FILE PHOTO: A worker directs a crane lifting steel rails at a steel factory in Handan, Hebei province, China November 23, 2018. REUTERS/Stringer/File Photo
March 28, 2019
BEIJING (Reuters) – Factory activity in China likely contracted for a fourth straight month in March, a Reuters poll showed, suggesting the economy is still losing steam and adding to worries about faltering global growth.
A downbeat reading, coming on the heels of the sharpest fall in industrial profits in at least 7 years, would underline the need for more stimulus as Beijing struggles to right the economy and end a bruising trade war with the United States.
The official Purchasing Managers’ Index (PMI) is forecast at 49.5, up slightly from February’s 49.2 but still below the 50 level separating expansion from contraction on a monthly basis, according to the median forecast of 24 economists.
Seasonal factors likely drove the uptick in the factory gauge in March as factories ramped up activity after long Lunar New Year holidays in February, analysts said. Some steel mills have also started increasing output as winter smog restrictions end.
While weakness in the headline reading is widely expected, investors and policymakers are likely to focus on whether there is any improvement in domestic orders in response to a series of growth boosting measures in recent months.
Regulators have fast tracked billions of dollars in infrastructure investment, but construction is only beginning to pick up with the return of warmer weather.
Export orders are likely to remain weak, as China’s trade-oriented neighbors Japan, South Korea and Taiwan have all seen further signs of slackening demand, both in China and elsewhere.
Tit-for-tat tariffs imposed by Washington and Beijing remain in place as they continue negotiations. But eight months into the trade war that has disrupted the flow of billions of dollars of goods between the world’s two largest economies, it is unclear if a deal acceptable to both sides can be done.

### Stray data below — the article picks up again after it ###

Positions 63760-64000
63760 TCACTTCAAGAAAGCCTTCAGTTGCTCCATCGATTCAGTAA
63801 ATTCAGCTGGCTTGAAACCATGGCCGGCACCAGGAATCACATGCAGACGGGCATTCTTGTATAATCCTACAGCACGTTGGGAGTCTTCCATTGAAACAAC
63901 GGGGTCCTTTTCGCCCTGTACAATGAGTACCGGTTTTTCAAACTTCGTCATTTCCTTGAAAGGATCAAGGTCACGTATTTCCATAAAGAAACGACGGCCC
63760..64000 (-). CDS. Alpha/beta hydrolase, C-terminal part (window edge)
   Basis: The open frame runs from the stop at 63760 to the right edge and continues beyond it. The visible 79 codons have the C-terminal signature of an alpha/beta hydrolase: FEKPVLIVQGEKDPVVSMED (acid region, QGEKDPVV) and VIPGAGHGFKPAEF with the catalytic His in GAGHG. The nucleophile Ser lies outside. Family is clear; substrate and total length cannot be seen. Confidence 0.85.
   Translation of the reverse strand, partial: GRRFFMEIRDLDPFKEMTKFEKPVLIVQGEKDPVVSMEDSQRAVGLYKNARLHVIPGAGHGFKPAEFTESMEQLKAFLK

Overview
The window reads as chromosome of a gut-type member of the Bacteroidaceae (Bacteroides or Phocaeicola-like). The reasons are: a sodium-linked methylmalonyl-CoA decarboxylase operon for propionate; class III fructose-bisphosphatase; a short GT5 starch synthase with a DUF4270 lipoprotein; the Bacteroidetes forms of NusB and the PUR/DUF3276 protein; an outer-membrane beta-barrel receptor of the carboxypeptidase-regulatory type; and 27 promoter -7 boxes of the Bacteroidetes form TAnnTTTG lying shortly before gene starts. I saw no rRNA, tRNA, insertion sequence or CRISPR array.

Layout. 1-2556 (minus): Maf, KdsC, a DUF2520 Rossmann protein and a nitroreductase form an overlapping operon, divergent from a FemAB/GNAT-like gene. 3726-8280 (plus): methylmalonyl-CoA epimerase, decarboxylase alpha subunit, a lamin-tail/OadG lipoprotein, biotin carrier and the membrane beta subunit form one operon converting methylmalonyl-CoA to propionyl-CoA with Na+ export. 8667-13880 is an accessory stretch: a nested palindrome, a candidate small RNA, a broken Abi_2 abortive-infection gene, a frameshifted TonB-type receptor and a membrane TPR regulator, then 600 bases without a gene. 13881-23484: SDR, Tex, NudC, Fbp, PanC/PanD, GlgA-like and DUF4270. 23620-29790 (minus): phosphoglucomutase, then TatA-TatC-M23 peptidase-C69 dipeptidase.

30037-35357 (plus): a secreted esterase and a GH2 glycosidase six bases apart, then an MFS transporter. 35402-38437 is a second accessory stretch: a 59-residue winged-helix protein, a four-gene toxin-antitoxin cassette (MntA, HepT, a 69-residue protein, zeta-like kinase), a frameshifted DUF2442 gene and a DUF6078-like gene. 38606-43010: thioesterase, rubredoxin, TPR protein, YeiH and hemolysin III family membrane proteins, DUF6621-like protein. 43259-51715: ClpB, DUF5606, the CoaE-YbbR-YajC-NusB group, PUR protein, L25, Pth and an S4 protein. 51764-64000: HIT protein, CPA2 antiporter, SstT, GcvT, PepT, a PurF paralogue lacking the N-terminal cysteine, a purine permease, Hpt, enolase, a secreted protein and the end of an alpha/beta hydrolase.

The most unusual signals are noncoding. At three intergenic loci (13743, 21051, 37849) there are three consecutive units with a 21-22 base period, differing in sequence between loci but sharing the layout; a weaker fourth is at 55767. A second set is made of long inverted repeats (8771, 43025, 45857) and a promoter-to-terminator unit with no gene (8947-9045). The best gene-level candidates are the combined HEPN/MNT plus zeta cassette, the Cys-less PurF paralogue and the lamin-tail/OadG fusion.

U.S. officials told Reuters on Wednesday that the United States and China have made progress in all areas under discussion in trade talks, with unprecedented movement on the touchy issue of forced technology transfers.
MORE SUPPORT MEASURES EXPECTED
Much of the data China reported for the first two months of the year pointed to a further weakening in the economy, though officials have largely attributed the declines to distortions created by the long holidays.
Growth in China’s industrial output slumped to a 17-year low in January-February from a year earlier, while investment in the manufacturing sector cooled. Data on Wednesday showed industrial profits fell 14 percent, the sharpest drop since late 2011.
But Premier Li Keqiang said on Thursday that earlier policy support measures were gaining traction, while adding that China will cut real interest rate levels and lower financing costs for Chinese companies. He did not elaborate on which interest rate he was referring to.
Earlier this month, Li announced more spending on roads, railways and ports, along with tax cuts of nearly 2 trillion yuan ($297.27 billion) to relieve pressure on strained corporate balance sheets and limit job losses.
Still, both analysts and officials have noted the measures will take some time to be felt.
Beijing is targeting economic growth of 6.0-6.5 percent this year. Actual growth cooled to 6.6 percent last year – the slowest in 28 years.
A private business survey – the Caixin/Markit Manufacturing Purchasing Managers’ index (PMI) – which focuses more on small and medium-sized Chinese firms – is expected to show a milder contraction.
The Caixin PMI is forecast to remain at 49.9 for a second month, only marginally below the neutral mark. The private survey is believed to cover smaller, private firms, which have been a key focal point for Beijing’s business support efforts.
The official PMI survey is due out on March 31, along with a sister survey on services. The Caixin manufacturing PMI will come out on April 1 and its services PMI on April 3.
(Reporting by Stella Qiu and Ryan Woo; Editing by Kim Coghill)